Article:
What's on your bookshelf?
Question: ... and your view of global warming? Of course, peoples reading habits have nothing to do with the laws of physics, but I do find interesting the differences between those like me, who accept man made global warming as true, and those who are skeptical. So, ignoring anything to do with education or work, what type of books are on your bookshelf? What do you read purely for pleasure? Factual or fiction? ... or both? What are you currently reading? What was the last book you read? Which is your favourite? What do you intend to read next? Anything else you would like to add? ... and, of course, your view of Global Warming? ============= This is a neutral question and I will keep this in mind when choosing best answer. Jeff; that's an interesting list. The only one I have read is "A Brief History Of Time", though I intend to read " The God Delusion" soon. My last two books were "The Hobbit" and "Lord Of The Rings". The latter of these is certainly the best I've ever read. Great answer!
Best Answers: What's on your bookshelf?
I answer this question with great trepidation. I own approximately 5000 books, 3000 of them paperback science fiction or fantasy, 1000 science or science-related, and 1000 spread among encyclopedias, "Great Books", humor, history and some novels and such. And I've read most but not all of them, say 100 - 250 not read - discounting the encyclopedias and reference books, which I have used but not actually read very much. I enjoy going through the 1929 Encyclopedia Britannica to read the articles with benefit of hindsight. [That's the one Merlin used in the Disney cartoon The Sword In The Stone.] But my favorite book is the next great book [as opposed to "Great Book", many of which aren't] that I read, I guess, regardless of what category it's in. I read the Iliad, the Odyssey, the Aeneid, and the Bible for fun the summer I was 10. Like I said, I answer this with great trepidation. Some might find this excessive... I blame it on a bad upbringing and a career on night shifts. Okay, some of my books are textbooks, and I have a bunch on various sciences, but only the chem, physics and some of the math ones were textbooks I used in school. Oops, and a few on sociology, psychology, anthropology, economics. The others I got because I was interested in those subjects. In high school, I read every textbook I got at the beginning of the year cover to cover in the first week. The 3 books I've started recently are Witch Way to the Mall, E. Friesner, ed, Climatic Change, J. Gribbon, ed, and Behind the Mirror, Konrad Z. Lorenz, whose King Solomon's Ring is one of my favorite books. The last book I finished was Lois McMasters Bujold's Cryoburn. I have enjoyed The Lord of the Rings trilogy almost since I first saw it in 1964, when Ace put out a pirated edition in the US. The 1632 series, started by Eric Flint, I greatly enjoy. And the Harry Potter series. Also anything by Stephen J. Gould, Loren Eisley, or Konrad Lorenz. Military history, as many overlook how the world has been changed by war. All the science magazines. Etc, etc, etc. Looking at other's lists, let me add A Brief History of Time and the Federalist Papers [also some of the Anti-Federalist Papers - a fascinating read. Reminds me of today's US right wing!] I don't read as much as I used to because I design games now. I'd like to get climate texts from the 80's, 90's and 00's to see how the science has progressed during that time. I knew we were warming by 1980, and that the beginning, at least, of the consensus had been reached in the 70's, when everyone realized it was not ice but fire we needed to worry about. [Eg: recent fires in Russia and the US. :) ] Hey, virtualguy, I feel better now - I don't get as much as 150 cubic feet in my collection - maybe 100 - 125. So how the #3!! do you store them? I figure I've shelved about 300 linear feet of books.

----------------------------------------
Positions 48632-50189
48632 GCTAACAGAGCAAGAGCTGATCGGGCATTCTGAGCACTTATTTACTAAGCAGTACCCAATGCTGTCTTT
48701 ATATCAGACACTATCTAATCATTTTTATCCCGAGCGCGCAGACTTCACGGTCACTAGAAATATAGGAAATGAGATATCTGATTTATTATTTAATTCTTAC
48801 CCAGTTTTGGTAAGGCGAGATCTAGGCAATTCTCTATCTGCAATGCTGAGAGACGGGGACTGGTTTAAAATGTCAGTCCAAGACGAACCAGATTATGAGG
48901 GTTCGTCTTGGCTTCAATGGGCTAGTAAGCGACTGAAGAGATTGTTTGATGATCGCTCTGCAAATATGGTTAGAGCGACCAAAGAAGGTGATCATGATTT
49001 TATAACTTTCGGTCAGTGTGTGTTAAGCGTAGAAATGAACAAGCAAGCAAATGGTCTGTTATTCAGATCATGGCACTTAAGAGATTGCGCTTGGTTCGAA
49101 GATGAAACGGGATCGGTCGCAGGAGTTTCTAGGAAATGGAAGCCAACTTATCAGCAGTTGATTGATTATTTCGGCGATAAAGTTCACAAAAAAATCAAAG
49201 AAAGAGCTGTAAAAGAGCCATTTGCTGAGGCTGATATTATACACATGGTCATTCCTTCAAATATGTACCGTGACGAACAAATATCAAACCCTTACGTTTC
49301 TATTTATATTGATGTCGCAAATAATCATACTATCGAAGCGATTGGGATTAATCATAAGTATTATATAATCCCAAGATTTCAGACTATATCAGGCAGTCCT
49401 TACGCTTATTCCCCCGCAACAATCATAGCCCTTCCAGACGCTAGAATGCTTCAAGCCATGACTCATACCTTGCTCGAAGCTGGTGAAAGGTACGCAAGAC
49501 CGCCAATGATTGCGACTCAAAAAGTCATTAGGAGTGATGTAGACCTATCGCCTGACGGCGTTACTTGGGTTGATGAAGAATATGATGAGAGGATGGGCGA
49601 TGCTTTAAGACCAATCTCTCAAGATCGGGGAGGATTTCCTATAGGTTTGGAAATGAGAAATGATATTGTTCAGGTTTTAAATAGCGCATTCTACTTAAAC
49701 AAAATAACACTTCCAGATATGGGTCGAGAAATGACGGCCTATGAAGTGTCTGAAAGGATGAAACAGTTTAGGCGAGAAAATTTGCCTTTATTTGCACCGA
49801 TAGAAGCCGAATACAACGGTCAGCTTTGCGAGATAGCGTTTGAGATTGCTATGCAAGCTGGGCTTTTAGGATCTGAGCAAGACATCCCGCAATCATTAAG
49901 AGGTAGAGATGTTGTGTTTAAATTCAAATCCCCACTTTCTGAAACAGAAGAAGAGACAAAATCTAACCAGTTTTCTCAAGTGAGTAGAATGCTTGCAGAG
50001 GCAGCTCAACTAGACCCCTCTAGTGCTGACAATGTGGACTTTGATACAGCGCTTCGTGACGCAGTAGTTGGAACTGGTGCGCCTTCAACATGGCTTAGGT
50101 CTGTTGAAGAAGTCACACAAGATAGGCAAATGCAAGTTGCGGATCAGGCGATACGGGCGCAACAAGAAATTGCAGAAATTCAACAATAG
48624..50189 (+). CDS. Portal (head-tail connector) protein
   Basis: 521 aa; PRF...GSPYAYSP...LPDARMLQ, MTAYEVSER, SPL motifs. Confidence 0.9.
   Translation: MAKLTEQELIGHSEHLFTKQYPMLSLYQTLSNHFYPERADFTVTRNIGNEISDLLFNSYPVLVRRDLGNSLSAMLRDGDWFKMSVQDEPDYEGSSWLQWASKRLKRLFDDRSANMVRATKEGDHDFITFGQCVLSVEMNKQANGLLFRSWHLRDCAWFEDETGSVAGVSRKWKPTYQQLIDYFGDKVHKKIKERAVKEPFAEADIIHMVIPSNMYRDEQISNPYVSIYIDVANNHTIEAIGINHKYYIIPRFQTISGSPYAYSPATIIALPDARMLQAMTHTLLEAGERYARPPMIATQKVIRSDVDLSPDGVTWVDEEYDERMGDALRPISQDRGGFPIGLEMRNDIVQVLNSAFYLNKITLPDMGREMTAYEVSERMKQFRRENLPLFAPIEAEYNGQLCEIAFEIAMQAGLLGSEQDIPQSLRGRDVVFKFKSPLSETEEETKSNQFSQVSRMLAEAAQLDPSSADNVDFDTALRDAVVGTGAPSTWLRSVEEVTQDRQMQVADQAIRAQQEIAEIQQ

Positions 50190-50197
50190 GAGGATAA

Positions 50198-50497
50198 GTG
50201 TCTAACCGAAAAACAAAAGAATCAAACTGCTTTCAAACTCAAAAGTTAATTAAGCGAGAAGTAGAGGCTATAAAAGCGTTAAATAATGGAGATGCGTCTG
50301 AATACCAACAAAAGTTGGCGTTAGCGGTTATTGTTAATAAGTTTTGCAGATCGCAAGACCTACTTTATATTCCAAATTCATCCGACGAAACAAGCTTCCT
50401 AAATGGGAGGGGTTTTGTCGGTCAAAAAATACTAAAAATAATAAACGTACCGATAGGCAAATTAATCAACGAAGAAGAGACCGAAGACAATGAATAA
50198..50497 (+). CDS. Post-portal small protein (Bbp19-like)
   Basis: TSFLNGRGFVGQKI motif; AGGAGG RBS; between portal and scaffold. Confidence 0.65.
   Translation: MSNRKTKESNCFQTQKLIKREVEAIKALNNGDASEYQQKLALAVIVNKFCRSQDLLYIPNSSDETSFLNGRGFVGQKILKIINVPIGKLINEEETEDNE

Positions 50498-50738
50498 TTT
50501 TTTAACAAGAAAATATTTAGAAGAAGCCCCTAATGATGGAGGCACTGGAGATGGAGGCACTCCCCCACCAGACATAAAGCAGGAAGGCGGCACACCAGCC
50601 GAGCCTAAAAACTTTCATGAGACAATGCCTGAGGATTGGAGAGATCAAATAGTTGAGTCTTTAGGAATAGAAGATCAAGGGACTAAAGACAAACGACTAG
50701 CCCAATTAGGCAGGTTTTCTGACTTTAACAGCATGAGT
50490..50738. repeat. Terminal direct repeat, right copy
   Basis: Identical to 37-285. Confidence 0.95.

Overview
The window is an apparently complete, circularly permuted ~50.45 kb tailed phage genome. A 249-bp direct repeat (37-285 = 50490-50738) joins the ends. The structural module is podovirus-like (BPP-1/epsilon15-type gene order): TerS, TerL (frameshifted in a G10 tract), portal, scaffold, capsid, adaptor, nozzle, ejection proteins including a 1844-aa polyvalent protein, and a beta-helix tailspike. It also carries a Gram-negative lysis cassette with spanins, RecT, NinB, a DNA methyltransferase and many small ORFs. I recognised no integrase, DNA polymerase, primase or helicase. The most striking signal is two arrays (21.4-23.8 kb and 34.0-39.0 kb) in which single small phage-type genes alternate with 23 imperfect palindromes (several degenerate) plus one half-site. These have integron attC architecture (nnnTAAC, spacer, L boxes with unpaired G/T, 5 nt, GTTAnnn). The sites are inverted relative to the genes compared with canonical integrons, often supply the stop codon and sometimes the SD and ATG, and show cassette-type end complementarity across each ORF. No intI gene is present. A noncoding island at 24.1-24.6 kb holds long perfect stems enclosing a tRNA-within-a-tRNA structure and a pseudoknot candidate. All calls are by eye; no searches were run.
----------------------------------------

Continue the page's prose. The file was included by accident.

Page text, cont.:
I read mostly fiction. I don't keep a lot of books because I rarely read the same book twice and we always get rid of boxes of them when we move so we stopped keeping them unless they are educational and those are nature or science related. The book I'm currently reading is One Door Away from Heaven by Dean Koontz. The last one I read was Watchers also by Dean Koontz. My favorite books are a toss up between the Death Gate Cycle by Margaret Weis and Tracy Hickman, or Robert Jordans Wheel of Time series. I'm not sure what I'll read next. My view of global warming is that it's happening, it's not alarming, not happening at an unprecedented rate, or caused primarily by CO2. I truly believe there is a problem with a liberals thought process that prevents them from being able to identify and solve real world problems. I don't believe there is a conspiracy, liberals actually believe that CO2 is the problem, and reducing CO2 is the solution. Alternative renewable sustainable energy is a great idea and technology will eventually make it a viable option but the idea that it can be forced into existence by taxing fossil fuels and wasting money on failed projects is simply stupid.
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